This is my entry to the @insrevolution #myfirstwheelscomp competition ‘My First Wheels’.
I never had my own car. By the time I passed my test I had started a degree in Edinburgh, a city that doesn’t require a vehicle. During the holidays I would get insured on my Mum’s old Fiat Punto but I never had that feeling of this is my car. That is, until one glorious summer after graduation which I spent in America working at a kid’s camp. I met my girlfriend there and when we finished at camp her, myself and my mate flew to California and hired a car. It was time for the road trip to end all road trips…
The guy on the phone had told us we would most likely end up with ‘some Nissan or similar’ for the price we had paid. We had booked a car for three weeks, starting and ending in Los Angeles but with big plans for the round trip in between.
We got there early as we were keen to ensure all the paperwork was sorted smoothly, this being the first time any of us had hired a car abroad. I was the only one old enough to drive and in my head I began to get excited. This was it – I was finally getting handed the keys to my car. It may have only been for three weeks but I didn’t care – I was about to live my very own American dream.
But it was even better than that. The keys the guy at the dealership handed me were not to some Nissan or similar. Because we had gotten there early, they were to a brand new Chevrolet Cruze. I was about to get behind the wheel of a Chevy. In America. I think I actually pinched myself at this point.
The car was unlike anything I had driven at the time. The California license plate got my heart racing as we drove through Inglewood past the LAPD. None of us had been to the American west coast before and it was clear that this was a trip where all those cultural icons we had grown up with through television and Hollywood movies would be all around us.
Being new, the car had Sirius XM as standard so we could even tune into British and international radio stations if we wanted (on 8-hour delay so Friday night shows actually broadcast on Friday night etc). It smelt new, it felt American and it was automatic. Yes it took a bit of getting used to, but for those of us who learnt to drive in manuals, automatics are a doddle aren’t they? I mean, this thing even had cruise control. I just had to flick a switch and we were locked in at the speed limit on the highway; no danger of getting caught speeding and extra fuel efficient to boot. The only thing we needed to buy was a tent and a GPS from Walmart, which really helped when we got lost hunting for the Hollywood sign!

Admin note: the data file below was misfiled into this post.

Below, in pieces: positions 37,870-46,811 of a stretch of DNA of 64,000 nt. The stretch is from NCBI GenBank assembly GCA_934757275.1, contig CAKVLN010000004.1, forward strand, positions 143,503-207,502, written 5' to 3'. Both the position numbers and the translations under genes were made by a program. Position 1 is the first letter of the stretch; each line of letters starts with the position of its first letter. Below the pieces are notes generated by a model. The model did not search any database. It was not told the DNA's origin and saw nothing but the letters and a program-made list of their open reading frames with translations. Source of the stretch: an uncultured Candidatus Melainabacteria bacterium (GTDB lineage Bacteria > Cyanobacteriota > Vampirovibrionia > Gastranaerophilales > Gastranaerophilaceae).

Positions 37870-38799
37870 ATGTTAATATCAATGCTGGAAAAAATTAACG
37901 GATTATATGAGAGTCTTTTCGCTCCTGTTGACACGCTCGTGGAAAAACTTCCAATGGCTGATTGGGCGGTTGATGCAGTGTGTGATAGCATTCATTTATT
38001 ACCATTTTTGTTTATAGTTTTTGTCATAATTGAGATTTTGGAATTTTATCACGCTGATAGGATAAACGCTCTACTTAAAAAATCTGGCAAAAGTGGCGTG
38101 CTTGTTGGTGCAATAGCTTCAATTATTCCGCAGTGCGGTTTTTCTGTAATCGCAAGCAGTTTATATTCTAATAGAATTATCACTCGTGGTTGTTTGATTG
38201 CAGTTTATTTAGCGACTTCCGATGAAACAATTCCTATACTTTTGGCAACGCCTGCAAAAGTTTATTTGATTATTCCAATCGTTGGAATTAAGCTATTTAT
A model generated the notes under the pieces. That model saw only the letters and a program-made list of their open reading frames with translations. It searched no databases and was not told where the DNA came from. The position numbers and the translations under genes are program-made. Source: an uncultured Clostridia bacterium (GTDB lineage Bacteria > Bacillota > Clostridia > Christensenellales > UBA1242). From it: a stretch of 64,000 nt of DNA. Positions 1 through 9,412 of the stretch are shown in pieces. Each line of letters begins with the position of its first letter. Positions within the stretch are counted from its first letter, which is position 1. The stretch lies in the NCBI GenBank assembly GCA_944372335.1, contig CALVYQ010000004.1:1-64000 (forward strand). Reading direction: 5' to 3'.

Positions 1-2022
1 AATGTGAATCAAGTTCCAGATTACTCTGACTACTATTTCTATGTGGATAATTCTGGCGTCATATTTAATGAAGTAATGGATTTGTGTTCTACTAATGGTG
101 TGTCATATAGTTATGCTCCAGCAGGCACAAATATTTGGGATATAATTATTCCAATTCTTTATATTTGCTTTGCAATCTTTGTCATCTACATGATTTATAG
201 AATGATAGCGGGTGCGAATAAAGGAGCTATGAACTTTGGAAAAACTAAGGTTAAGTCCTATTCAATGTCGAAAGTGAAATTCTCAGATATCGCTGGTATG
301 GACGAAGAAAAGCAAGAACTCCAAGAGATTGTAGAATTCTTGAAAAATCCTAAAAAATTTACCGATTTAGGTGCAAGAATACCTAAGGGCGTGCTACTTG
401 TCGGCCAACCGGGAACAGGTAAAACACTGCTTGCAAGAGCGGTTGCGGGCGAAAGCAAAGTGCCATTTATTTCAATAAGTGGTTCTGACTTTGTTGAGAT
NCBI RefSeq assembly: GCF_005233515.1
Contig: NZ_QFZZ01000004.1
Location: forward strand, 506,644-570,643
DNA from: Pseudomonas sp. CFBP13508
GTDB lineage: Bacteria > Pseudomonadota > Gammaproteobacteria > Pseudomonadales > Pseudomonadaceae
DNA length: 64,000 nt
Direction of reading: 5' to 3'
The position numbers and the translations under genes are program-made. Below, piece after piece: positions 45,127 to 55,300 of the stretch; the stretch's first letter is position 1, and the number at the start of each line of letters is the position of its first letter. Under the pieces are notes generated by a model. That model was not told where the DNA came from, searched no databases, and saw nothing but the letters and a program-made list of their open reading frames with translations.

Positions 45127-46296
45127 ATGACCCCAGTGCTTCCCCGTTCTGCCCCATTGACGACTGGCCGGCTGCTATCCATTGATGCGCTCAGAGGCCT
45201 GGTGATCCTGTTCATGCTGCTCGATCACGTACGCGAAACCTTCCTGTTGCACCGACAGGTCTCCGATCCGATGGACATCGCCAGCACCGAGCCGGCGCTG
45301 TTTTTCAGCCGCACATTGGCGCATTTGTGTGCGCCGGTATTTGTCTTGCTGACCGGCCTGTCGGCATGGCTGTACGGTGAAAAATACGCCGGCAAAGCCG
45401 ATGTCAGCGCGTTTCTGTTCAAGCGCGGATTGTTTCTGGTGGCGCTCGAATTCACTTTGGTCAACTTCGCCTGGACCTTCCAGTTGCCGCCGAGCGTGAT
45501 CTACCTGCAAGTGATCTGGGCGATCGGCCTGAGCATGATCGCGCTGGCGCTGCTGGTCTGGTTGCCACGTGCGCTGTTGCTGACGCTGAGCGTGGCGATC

Over the next few days I drove us north up the west coast. The Pacific Coast Highway features elevation changes along the side of cliffs which make nearly all the winding bends exhilaratingly blind whilst the most spectacular ocean vista tries to distract you on the left the whole time. It was incredible to think I’d been driving all day when it felt like no time at all – I would happily have turned around and driven it all again. It was simply breathtaking, and all the time I was falling more in love with my car.
That week I went surfing, escaped a skunk and ran a red light because I was so distracted by San Francisco’s Golden Gate bridge. After a few days exploring the city, we picked up the Cruze from the valet parking place and tuned the GPS for Yosemite National Park.
I had been blown away by the scenery of the Pacific Coast but Yosemite was even better. We pitched at Upper Pines campsite; I must admit I found it daunting when we read the sign informing us there had been over 100 serious ‘bear related incidents’ at that campsite alone so far that year. After dinner we headed back to the tent in the pitch black, nervously keeping an eye out for bears. Not even one item of trash could be left in or around the site and my mate was so concerned he slept in the car that night. We were very much in the wilderness and both the landscape and the adventure had stepped up a gear.